One week after Google announced plans to stream high-end games from its own servers, Microsoft says it will begin its tests for a similar service next year. The so-called Project xCloud will let people play the latest Xbox games from virtually any device, with Microsoft’s Azure data centers doing the heavy lifting instead of a powerful home console or gaming PC.
Like Google, Microsoft hasn’t offered any specifics on how much an eventual game streaming service might cost or what games it will include, though Microsoft says developers will be able to support game streaming with “no additional work.” The company also claims that its current tests require internet speeds of just 10 Mbps, far lower than the 25 Mbps connections that Google is currently targeting with its “Project Stream” tests. The subtext for Xbox developers: Microsoft’s service may reach more users with less effort than whatever rival Google is working on.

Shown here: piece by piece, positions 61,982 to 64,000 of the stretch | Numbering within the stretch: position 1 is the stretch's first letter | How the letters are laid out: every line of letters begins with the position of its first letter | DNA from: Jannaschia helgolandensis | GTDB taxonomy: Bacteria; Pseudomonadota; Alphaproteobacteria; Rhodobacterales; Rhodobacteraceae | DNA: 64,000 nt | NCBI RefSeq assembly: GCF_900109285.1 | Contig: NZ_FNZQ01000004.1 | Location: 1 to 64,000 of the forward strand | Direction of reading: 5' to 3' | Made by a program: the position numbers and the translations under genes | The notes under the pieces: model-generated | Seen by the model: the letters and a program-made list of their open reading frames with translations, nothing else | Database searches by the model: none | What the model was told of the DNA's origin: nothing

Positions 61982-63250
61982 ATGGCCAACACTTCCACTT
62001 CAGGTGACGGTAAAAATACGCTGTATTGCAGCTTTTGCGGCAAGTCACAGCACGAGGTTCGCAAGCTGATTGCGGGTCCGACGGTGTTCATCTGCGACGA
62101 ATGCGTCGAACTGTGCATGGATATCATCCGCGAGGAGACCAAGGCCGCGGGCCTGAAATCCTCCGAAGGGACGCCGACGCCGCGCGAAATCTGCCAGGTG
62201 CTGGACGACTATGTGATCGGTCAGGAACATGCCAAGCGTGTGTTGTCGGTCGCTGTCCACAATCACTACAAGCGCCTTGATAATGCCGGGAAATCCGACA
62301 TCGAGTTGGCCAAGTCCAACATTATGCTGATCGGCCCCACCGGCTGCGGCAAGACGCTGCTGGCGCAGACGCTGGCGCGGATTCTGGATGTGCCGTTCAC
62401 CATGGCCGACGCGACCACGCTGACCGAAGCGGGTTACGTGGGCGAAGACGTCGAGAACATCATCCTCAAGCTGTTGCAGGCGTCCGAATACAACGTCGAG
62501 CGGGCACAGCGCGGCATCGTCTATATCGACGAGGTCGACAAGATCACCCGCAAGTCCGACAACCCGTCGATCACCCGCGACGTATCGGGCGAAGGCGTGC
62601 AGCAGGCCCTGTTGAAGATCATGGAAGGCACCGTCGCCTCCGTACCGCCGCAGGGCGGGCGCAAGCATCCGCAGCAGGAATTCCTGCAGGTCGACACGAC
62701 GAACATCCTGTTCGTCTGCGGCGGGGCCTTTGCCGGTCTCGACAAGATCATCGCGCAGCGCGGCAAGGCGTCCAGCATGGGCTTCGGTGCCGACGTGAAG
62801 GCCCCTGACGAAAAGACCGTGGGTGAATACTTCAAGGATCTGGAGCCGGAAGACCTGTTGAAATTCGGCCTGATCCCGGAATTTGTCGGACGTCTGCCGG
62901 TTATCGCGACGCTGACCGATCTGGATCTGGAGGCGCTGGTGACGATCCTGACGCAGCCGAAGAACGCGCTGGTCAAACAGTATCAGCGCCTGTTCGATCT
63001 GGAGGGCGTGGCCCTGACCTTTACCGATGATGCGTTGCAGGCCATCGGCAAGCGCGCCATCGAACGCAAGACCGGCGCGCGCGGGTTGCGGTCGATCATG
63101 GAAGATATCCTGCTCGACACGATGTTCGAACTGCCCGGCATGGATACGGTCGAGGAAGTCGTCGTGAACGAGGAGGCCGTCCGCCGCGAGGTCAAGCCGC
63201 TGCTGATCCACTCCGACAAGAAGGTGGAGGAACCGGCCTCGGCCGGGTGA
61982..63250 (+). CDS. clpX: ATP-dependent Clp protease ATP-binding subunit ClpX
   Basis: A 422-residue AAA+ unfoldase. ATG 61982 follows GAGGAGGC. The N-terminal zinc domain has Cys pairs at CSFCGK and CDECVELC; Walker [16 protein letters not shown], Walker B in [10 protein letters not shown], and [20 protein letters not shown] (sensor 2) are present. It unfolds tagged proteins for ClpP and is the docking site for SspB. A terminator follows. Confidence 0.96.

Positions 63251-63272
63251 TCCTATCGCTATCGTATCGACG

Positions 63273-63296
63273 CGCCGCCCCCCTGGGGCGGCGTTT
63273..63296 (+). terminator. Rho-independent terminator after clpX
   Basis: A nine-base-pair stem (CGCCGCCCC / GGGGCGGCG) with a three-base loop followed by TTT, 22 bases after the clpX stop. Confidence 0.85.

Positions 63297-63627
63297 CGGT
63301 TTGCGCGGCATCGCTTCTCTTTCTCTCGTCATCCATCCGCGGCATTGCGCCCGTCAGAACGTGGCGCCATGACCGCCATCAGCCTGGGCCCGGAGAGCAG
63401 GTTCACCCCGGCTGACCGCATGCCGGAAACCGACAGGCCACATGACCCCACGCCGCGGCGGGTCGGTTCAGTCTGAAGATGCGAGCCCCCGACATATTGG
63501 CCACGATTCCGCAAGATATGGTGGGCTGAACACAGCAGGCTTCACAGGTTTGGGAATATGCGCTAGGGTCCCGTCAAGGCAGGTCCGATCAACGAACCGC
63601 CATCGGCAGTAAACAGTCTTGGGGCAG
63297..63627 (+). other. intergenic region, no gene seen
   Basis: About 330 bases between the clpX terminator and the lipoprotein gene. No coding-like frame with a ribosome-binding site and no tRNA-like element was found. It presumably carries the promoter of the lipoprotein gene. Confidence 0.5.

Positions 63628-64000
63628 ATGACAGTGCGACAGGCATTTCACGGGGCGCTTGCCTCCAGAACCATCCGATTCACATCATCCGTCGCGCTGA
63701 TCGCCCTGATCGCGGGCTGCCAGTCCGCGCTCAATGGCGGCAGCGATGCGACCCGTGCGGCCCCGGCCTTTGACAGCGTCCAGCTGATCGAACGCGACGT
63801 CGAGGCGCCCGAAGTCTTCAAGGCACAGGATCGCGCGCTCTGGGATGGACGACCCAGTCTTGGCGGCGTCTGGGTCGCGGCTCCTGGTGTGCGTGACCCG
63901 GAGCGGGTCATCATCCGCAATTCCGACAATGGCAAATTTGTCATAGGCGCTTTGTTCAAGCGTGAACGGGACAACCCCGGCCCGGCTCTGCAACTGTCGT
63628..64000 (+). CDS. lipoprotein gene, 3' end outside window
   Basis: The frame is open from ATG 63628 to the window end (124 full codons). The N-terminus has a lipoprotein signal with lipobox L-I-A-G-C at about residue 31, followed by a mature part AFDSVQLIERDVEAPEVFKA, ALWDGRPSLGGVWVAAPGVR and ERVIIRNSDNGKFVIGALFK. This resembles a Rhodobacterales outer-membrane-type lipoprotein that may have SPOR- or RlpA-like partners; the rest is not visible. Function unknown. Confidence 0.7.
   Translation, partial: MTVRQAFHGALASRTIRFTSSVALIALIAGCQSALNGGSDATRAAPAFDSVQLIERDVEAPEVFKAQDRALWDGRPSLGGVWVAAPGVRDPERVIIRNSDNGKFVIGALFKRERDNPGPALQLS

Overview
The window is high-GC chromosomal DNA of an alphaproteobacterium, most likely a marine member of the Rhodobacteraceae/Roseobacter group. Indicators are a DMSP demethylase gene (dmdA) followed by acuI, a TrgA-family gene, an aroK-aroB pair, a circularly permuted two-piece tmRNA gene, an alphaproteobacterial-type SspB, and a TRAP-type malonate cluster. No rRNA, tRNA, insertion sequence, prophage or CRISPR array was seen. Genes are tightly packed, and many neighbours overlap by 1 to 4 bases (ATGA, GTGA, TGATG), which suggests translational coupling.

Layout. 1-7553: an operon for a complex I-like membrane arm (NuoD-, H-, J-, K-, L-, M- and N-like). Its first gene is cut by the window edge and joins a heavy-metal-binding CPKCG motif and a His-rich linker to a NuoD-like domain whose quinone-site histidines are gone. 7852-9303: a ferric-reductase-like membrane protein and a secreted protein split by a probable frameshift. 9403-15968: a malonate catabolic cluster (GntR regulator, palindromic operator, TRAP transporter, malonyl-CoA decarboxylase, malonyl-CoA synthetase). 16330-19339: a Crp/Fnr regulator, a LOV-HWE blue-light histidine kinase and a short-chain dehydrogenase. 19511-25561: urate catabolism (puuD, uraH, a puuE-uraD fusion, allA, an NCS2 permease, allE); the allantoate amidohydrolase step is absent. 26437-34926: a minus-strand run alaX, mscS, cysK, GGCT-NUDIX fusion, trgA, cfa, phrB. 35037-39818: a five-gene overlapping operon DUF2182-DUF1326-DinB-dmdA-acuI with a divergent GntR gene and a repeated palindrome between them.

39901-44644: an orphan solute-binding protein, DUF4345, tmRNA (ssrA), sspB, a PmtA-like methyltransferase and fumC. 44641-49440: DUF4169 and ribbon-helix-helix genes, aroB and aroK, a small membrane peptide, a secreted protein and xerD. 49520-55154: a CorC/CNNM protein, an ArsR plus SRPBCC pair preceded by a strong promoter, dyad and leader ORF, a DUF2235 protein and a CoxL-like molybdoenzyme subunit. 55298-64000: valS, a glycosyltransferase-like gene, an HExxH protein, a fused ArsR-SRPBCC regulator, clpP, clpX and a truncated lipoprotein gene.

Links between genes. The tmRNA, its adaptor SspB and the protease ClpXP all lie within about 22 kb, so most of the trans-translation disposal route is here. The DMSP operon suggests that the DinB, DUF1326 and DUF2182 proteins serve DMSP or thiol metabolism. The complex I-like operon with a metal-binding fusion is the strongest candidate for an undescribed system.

All boasting aside, both companies acknowledge that latency and reliability are still major hurdles for game streaming, which might explain why other services, like Nvidia’s GeForce Now and Sony’s PlayStation Now, haven’t gone mainstream. A true “Netflix of gaming” is probably years away.